GREENLAND 2002 - DISPATCH 3 First Explorations

There are few very places in the world that has yet seen a human visitor. NHN is one of them. Last night, as the midnight sun cast long shadows from the summits out across the glacier, it struck me that this ritual has been taking place for thousands of years with no human soul to witness it.

Our group is enthusiastic and the weather has been clear yet cold. At 73 degrees north this area receives considerable daylight this time of year even more than the Watkins, which lies 69 degrees north and approximately 450 miles southeast.

Yesterday, as I fumbled down through several layers of clothing, I found that my camera had frozen. Under all those clothes it had still frozen - it was a first for me.

This morning, we left camp for a long ski to one of the higher peaks in the range. The mountain is a series of four extended ridges culminating in two major summits. The temperature was amazingly warm as we made our way 5 miles to the base of the peak. We crossed a pass and dipped down into an adjacent glacier system. In the distance loomed Peterman's Bjerg, the highest peak in North Greenland. Two members of our team, Paul and John, are among only a few people to have bagged Peterman's.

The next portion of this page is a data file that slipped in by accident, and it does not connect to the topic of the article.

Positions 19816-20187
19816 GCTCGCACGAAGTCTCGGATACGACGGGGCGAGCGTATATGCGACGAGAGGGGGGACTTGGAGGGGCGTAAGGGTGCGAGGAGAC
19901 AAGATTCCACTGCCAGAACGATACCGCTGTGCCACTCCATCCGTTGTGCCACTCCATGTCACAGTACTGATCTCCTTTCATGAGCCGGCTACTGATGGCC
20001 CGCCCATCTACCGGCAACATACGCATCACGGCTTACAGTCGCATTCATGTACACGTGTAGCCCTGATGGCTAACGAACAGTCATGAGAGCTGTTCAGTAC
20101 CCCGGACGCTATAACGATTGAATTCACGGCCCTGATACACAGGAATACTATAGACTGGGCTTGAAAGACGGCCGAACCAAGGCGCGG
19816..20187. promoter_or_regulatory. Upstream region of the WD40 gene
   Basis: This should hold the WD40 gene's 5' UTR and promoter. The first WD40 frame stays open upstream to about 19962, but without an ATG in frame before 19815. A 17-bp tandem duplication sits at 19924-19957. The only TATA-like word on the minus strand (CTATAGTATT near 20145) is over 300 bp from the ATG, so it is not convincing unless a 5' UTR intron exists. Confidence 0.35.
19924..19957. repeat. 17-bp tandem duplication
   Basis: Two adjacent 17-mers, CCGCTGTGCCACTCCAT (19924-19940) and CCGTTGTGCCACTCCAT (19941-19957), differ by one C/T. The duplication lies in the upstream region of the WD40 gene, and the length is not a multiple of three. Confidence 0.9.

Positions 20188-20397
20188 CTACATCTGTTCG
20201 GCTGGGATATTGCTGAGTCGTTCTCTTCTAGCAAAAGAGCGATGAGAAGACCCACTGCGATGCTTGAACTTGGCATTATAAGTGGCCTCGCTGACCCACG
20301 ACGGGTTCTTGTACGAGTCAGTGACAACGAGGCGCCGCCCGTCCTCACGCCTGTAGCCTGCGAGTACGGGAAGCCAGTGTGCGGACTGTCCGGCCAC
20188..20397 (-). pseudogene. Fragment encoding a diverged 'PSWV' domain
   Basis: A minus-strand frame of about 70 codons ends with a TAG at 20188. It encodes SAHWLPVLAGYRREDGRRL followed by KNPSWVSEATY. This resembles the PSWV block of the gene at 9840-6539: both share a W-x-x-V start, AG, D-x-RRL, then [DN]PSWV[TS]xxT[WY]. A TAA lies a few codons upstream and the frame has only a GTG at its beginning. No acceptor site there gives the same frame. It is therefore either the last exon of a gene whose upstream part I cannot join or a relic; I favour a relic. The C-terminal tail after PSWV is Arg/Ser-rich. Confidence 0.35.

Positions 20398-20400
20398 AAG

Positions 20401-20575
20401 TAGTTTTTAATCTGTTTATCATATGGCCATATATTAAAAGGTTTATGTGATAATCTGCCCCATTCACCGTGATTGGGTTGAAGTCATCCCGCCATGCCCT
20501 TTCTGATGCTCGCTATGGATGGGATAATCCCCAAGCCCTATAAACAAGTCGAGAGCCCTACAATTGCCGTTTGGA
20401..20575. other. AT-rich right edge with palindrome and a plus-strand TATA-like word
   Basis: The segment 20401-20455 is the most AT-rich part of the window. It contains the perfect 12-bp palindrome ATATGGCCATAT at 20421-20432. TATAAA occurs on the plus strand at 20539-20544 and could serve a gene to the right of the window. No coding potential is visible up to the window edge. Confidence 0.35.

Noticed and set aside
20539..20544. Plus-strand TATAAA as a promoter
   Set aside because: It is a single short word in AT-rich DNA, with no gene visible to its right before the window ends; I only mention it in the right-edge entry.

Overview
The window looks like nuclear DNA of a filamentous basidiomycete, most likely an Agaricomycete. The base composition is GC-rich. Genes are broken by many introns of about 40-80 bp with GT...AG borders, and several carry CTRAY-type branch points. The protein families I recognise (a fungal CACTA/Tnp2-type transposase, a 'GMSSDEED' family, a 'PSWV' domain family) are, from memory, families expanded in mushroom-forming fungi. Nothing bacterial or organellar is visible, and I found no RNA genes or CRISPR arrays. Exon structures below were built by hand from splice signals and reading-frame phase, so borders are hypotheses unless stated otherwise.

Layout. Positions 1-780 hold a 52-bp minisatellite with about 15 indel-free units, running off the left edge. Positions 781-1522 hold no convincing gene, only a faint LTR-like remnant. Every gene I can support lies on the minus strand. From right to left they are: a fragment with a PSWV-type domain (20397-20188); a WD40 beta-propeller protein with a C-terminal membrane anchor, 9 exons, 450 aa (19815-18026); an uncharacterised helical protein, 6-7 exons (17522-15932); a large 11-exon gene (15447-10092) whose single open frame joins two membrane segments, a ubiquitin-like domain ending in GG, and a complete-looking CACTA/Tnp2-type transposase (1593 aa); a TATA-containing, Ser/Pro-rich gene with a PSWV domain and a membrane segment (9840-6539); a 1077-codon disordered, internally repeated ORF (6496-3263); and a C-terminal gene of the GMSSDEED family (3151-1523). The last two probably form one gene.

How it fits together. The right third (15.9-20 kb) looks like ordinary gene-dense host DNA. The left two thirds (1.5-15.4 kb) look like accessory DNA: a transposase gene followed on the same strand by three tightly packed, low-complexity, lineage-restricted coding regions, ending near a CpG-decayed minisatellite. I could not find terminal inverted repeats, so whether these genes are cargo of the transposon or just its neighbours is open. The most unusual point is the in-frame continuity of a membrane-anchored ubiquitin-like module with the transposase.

In fact, among the 6 people in our group, there is a combined total of more than 50 expeditions to Greenland. Someone once said that after you've been everywhere, there's always Greenland. Apparently, it gets under your skin.

The lower climb was completed in two roped teams up moderate slopes. To get the pictures I wanted I had chosen to go unroped at the base of the slope. But as I crossed several crevasses, I soon regretted it. Later, we reached the airy summit ridge and tackled it with running belays. The summit was a rocky pyramid with two immense capstones making for an ultimate viewing platform. This was a first ascent of a major artic summit. You can imagine, there is nothing quite like that!

We are now at base camp rehydrating, and considering our next move. Overhead three sea birds have just visited our camp. They seem to be as far away from home as we are.

More soon! David Keaton



GREENLAND 2002 - Niels Holgersen Nunatakker Introduction